Mode: Any mode
The Mirror modifier automatically mirrors a mesh along its local X, Y and/or Z axes, which pass through the object’s center (the mirror plane is then defined by the two other axes). It can also use another object as mirror center, then use that object’s local axes instead of its own. It can weld vertices together on the mirror plane within a specified tolerance distance. Vertices from the original object can be prevented from moving across or through the mirror plane. And last but not least, it can also mirror vertex groups and UV coordinates.
- The axis (X, Y, or Z) along which to mirror (i.e. the axis perpendicular to the mirror plane of symmetry). To understand how the axis applies to the mirror direction, if you were to mirror on the X axis, the X plus values of the original mesh would become X minus values on the mirrored instance.
- You can select more than one of these axes – you’ll then get more mirror instances, so that all planes of symmetry selected are “fully processed” (i.e. with one axis you get a single mirror, with two axes four mirrors, and with all three axes eight mirrors).
- Merges vertices at the mirror plane. See Merge Limit below.
- Prevents vertices from crossing through the mirror plane(s). Note that this is only valid in Edit mode (i.e when using object transformations, translations, scaling, et cetera, in Object mode, vertices will happily cross these borders.)
- If Clipping is selected but vertices are outside of the Merge Limit the vertices will not merge. As soon as the vertices are within Merge Limit they are clipped together and cannot be moved beyond the mirror plane. If several vertices are selected and are at different distances from the mirror plane, they will one by one be clipped at the mirror plane.
- Once you have confirmed clipped vertices with LMB you must, if you want to break the clipping, un-select Clipping to be able to move vertices away from the mirror.
- Vertex Groups
- When this button is enabled, the Mirror modifier will try to mirror existing vertex groups. A very nice feature, but that has quite specific prerequisites.
- First, the vertex groups you want to mirror must be named following the usual left/right pattern (i.e. suffixed by something like “
.L”, et cetera).
- Next, you must have the “mirrored” groups already existing (i.e. same names suffixed by the “other side”) and completely empty (no vertex assigned to it), else it won’t work.
- Usually, the mirrored copies of the vertices of a group remain in this group. Once this option is activated, all groups following the rules described above will only be valid on the original object – the mirrored copy will put these same vertices into the “mirror” group. Very handy with armatures, for example: you just model half of your object, carefully rig it with half of your armature, and just let the Mirror modifier build the other half. Just be sure to put your Armature modifier(s) after the Mirror one.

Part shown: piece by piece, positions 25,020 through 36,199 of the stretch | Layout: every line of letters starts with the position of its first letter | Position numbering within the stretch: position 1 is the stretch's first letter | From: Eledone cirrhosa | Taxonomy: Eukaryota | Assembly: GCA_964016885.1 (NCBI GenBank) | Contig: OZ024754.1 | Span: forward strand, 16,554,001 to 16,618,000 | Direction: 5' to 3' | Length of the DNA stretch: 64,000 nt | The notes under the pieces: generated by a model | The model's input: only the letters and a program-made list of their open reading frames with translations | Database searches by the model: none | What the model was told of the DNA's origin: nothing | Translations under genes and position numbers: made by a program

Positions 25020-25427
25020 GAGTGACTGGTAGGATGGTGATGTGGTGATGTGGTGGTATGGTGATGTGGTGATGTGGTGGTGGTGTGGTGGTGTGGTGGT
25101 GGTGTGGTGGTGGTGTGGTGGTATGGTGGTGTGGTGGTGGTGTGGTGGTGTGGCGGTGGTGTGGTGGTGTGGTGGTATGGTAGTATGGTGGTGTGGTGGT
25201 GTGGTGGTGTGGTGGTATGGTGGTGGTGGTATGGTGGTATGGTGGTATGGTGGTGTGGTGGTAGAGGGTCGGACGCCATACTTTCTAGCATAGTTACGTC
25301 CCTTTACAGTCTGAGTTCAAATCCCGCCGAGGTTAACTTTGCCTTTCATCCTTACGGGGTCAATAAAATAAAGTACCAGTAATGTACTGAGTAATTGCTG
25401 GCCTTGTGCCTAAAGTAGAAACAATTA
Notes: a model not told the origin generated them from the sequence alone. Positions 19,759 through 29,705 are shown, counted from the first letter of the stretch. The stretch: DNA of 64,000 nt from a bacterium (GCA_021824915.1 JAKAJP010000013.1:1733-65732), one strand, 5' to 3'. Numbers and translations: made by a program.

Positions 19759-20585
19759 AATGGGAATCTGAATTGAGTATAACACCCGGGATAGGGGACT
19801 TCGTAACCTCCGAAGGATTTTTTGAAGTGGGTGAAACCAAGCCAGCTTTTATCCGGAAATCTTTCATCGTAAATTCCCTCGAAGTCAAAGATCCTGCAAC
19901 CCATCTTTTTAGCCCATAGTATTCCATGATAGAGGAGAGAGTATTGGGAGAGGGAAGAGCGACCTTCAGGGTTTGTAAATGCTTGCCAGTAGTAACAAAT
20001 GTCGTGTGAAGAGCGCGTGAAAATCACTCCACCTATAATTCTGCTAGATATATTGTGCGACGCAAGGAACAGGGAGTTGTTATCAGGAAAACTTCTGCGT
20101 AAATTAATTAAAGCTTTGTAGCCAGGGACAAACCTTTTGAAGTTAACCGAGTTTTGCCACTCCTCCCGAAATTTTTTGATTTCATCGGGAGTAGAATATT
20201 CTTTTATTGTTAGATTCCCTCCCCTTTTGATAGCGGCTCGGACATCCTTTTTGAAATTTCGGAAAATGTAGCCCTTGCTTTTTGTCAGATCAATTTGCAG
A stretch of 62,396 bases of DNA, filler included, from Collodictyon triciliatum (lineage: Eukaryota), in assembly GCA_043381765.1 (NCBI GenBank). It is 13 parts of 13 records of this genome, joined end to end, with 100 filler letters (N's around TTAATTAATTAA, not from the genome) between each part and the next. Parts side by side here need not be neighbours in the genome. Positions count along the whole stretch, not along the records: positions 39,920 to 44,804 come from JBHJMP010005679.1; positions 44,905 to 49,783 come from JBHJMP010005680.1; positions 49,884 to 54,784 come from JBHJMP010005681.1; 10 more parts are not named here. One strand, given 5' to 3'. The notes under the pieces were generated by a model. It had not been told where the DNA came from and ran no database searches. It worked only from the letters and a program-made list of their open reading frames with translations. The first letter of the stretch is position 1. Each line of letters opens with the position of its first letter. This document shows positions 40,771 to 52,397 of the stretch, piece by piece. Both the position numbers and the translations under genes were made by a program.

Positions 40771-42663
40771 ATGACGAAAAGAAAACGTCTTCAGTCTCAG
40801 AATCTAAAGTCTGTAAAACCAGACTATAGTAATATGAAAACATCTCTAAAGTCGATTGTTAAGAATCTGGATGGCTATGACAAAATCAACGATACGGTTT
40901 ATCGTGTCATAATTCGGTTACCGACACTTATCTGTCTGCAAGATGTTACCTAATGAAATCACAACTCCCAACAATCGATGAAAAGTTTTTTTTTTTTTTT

- A final word about multi-axes mirror: in these cases, the “direct”, “first level” copies get the mirrored groups, the copies of copies (“second level”) get the original groups, et cetera.
- The U and V options allows you to mirror, respectively, the U and V texture coordinates. The values are “mirrored” around the 0.5 value, i.e. if you have a vertex with UV coordinates of (0.3, 0.85), its mirror copy will have UV coordinates of (0.7, 0.15) with both buttons enabled.
- Merge Limit
- The maximal distance between vertices and mirror plane for the welding between original and mirrored vertices to take place. The vertices then will snap together, allowing linking the original mesh to its mirrored copy.
- Mirror Object
- The name of another object (usually an empty), to be used as the reference for the mirror process: its center and axes will drive the plane(s) of symmetry. You can of course animate its position/rotation (Ipo curves or others), to animate the mirror effect.
Many modeling tasks involve creating objects that are symmetrical. However, there used to be no quick way to model both halves of an object without using one of the workarounds that have been discovered by clever Blender artists over the years. A common technique is to model one half of an object and use AltD to create a linked duplicate which can then be mirrored on one axis to produce a perfect mirror-image copy, which updates in real time as you edit.
The Mirror modifier offers another, simpler way to do this. Once your modeling is completed you can either click Apply to make a real version of your mesh or leave it as is for future editing.
Using Mirror modifier with Subdivision Surface modifier
When using the Mirror modifier along with the Subsurf modifier, the order in which the modifiers are placed is important.
This shows the Subsurf modifier placed before the Mirror one; as you can see the effect of this is that the mesh splits down the center line of the mirror effect.
This shows the Mirror modifier placed before the Subsurf modifier. In this order you will get the the center line of the mesh snapped to the center line, which in most cases would be the desired effect.
Aligning for Mirror
To apply a Mirror modifier, it is common to have to move the object’s center onto the edge or face that is to be the axis for mirroring. This can be tricky when attempted visually. A good technique to achieve an exact position is to determine the edge against which you wish to mirror. Select two vertices on that edge. Then use ⇧ ShiftS followed by Cursor to Selection (C). This will center the 3D cursor exactly on the edge midway between the two vertices. Finally, press CtrlAlt⇧ ShiftC for the Set Origin popup, then select Origin to 3D Cursor (T). This will move the object’s center to where the 3D cursor is located, and the mirroring will be exact.
An alternative is to use an Empty as a Mirror Object that you move to the correct position.